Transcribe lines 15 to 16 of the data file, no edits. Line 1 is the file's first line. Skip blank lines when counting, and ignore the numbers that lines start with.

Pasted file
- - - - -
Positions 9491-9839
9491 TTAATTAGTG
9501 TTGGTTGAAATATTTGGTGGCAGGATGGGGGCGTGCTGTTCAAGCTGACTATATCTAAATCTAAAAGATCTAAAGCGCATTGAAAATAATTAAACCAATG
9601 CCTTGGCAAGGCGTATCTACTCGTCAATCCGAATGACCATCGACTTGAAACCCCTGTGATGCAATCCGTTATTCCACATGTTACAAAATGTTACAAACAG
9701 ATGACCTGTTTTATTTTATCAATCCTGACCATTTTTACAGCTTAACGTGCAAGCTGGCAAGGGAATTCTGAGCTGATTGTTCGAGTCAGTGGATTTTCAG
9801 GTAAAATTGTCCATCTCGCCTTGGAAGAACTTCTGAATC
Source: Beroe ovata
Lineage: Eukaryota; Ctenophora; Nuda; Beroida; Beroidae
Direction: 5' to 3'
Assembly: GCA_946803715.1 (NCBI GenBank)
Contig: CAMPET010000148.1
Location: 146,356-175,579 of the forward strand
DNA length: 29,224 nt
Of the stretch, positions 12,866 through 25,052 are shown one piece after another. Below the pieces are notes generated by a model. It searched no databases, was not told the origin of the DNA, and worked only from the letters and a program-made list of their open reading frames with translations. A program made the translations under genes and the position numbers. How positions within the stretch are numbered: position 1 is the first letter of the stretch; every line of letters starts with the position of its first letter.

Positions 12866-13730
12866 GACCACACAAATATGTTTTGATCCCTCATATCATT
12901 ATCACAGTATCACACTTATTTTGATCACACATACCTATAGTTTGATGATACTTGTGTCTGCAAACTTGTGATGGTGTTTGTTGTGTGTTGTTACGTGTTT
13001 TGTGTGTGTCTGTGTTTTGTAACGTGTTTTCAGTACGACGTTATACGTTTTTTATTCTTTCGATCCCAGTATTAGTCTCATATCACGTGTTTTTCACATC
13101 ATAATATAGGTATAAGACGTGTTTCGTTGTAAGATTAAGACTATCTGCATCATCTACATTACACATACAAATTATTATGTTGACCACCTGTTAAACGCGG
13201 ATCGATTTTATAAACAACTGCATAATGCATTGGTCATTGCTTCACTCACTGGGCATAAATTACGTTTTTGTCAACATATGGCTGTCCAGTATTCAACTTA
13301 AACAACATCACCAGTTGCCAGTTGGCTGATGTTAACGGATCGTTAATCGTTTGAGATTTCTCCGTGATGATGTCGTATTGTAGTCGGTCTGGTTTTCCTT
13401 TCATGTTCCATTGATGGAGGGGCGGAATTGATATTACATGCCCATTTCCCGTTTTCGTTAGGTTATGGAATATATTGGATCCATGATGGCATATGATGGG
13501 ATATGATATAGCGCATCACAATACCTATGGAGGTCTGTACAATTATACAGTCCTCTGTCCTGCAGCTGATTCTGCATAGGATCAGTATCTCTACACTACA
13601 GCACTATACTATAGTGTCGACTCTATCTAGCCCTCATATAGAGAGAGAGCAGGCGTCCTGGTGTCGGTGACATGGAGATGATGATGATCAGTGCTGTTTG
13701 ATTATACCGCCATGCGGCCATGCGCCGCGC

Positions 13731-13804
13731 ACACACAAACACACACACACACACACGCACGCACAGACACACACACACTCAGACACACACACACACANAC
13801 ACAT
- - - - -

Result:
Positions 12866-13730
12866 GACCACACAAATATGTTTTGATCCCTCATATCATT